13] – The Marc Steiner Show airs Monday through Friday fr6m 10 AM to noon on WEAA 88.9 FM, The Voice of the Community, or online at www.weaa.org. The call-in number is 410-319-8888, and comments can also be sent by email to email@example.com. All shows are also available as podcasts at www.steinershow.org.
14] – There will be Hiroshima/Nagasaki Survivor Testimony and Candlelight Vigil at the New York Avenue Presbyterian Church, 1313 New York Ave. NW, WDC, on Mon., Aug. 8 from 7:30 to 10:30 PM. The event, hosted by the Hiroshima/Nagasaki Peace Committee, will include a cultural program featuring the DC Labor Chorus. At 9:30 PM there will be candlelight procession to White House for a moment's silence and sharing of thoughts for peace at 10:02 PM. Contact John Steinbach at 703-822-3485 and firstname.lastname@example.org.
15] – On Tues., Aug. 9 at 11:02 AM, when the bomb hit Nagasaki, remember the 71st anniversary of the use of atomic weapons. Various commemoration events around the country are listed on the PSR website: http://www.psr.org/news-events/events/hiroshima-nagasaki-commemorations.html.
16] – Each Tuesday from 4:30 - 5:30 PM, the Catholic Peace Fellowship-Philadelphia for peace in Afghanistan and Iraq gathers at the Suburban Station, 16th St. & JFK Blvd., at the entrance to Tracks 3 and 4 on the mezzanine. The next vigil is Aug. 9. Call 215-426-0364.
17] – The 32nd annual NAGASAKI COMMEMORATION will begin at 5:30 PM with a potluck dinner on Tues., Aug. 9 , 2016 at Homewood Friends Meeting, 3107 N. Charles St. At 7 PM, the program will begin. David Eberhardt will again read some poetry. Then Firmin DeBrabander, a professor of philosophy at the Maryland Institute College of Art and author of "Do Guns Make Us Free?" (Yale University Press, 2015) will discuss The Madness of Gun Violence in the USA. Contact Max at 410-323-1607 or mobuszewski at Verizon.net.
18] – The annual Frederick, Maryland Hiroshima/Nagasaki Commemoration will occur at the Evangelical Reformed United Church of Christ, 15 West Church St., Frederick, on Tues., Aug. 9 at 7 PM. The event, which will include Hibakusha/Downwinder testimonies, is sponsored by Frederick Women in Black. Contact John Steinbach at 703-822-3485 or email@example.com.
19] – Sexual Harassment in the Workplace will be discussed at the Tenley-Friendship Neighborhood Library, 4450 Wisconsin Ave. NW, WDC, on Tues., Aug. 9 from 7 to 8:30 PM. At this workshop, staff from the DC Office of Human Rights, DC's civil rights enforcement agency, will explain civil rights laws that protect workers from sexual harassment, including how to identity and report sexual harassment. RSVP (optional) at https://ohrsexualharassment.eventbrite.com.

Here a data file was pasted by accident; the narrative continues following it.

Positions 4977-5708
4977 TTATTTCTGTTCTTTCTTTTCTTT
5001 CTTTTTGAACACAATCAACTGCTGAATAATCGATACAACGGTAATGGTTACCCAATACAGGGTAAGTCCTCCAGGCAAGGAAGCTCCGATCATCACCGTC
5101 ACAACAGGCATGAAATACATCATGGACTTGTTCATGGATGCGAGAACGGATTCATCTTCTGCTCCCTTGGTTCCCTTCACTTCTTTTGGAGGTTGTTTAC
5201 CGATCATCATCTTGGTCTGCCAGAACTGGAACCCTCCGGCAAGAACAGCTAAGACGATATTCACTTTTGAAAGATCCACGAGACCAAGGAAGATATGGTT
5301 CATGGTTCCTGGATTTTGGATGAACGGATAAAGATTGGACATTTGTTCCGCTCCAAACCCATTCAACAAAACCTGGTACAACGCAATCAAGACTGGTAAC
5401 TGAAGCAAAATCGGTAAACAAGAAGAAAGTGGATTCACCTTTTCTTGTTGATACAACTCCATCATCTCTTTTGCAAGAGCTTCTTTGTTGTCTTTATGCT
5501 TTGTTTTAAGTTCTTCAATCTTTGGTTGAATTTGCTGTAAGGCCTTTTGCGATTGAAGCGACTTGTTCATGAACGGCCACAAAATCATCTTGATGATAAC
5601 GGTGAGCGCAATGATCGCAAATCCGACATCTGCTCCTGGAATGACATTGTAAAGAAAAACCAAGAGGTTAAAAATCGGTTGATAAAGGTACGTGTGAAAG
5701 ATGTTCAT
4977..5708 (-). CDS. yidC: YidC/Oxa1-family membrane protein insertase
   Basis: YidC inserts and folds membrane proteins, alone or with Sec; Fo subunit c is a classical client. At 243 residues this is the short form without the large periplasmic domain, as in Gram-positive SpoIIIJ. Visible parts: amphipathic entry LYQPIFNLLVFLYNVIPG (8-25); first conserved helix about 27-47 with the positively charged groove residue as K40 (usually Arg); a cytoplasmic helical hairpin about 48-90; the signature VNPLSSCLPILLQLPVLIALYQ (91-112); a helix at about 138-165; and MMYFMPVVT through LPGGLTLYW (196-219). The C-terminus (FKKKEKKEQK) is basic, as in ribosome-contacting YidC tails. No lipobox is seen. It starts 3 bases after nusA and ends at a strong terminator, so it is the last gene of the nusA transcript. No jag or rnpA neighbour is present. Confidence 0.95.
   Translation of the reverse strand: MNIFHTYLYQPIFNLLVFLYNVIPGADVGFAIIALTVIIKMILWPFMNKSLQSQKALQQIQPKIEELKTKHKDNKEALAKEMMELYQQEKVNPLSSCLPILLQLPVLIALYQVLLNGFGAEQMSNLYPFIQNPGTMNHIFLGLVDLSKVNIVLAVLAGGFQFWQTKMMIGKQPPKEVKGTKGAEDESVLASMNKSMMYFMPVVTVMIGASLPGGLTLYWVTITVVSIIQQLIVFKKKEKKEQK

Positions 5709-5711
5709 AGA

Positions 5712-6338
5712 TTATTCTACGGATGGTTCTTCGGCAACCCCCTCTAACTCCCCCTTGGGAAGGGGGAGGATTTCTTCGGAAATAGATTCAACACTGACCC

20] --- On Tues., Aug. 9 at 7 PM, as part of the Pacem Summer Film Series, see “The Occupation of the American Mind” in the Meeting Room adjacent to the Rodney Chapel at Westminster Presbyterian Church, 1502 W. 13th St., Wilmington, DE. Call (302) 656-2721.
21] – In partnership with the Memorial Foundation (builders of the MLK Memorial in DC), One Common Unity is hosting a screening of the award-winning documentary FLY BY LIGHT. You are invited to this special screening being held at the monument of one of our nation’s greatest civil rights leaders. See it at the Dr. Martin Luther King Memorial, 1964 Independence Ave. SW, WDC, on Tues., Aug. 9 from 7:30 to 10 PM.
FLY BY LIGHT is a testament to the work that Dr. King undertook, the work that still demands much of all of us, and the work that Dr. King would have urged us to complete. In this film, a group of teenagers board a bus for West Virginia, leaving the streets of Washington, DC to participate in an ambitious peace education program. For the first time in their lives Mark, Asha, Martha, and Corey play in mountain streams, sing under the stars, and confront the entrenched abuse, violence and neglect cycles of their past. But as they return to DC, each young person faces an unforgiving series of hurdles and roadblocks that challenge their efforts to build a better life. Through breathtaking visuals from street corners to mountaintops, FLY BY LIGHT is an intimate exploration of the chaotic, confusing, and emotional journey to rewrite a young person’s future.
22] – On Wed., Aug. 10 at 10 AM, Mr. Toshiyuki Mimaki, Hiroshima Hibakusha, will visit the Little Friends for Peace Camp, 4405 29th St., Mt. Rainier, MD 20712. Go to http://www.lffp.org/. Contact Mary Park at firstname.lastname@example.org.
To be continued.
Donations can be sent to the Baltimore Nonviolence Center, 325 E. 25th St., Baltimore, MD 21218. Ph: 410-366-1637; Email: mobuszewski [at] verizon.net.
Go to http://baltimorenonviolencecenter.blogspot.com/. "The master class has always declared the wars; the subject class has always fought the battles. The master class has had all to gain and nothing to lose, while the subject class has had nothing to gain and everything to lose--especially their lives." Eugene Victor Debs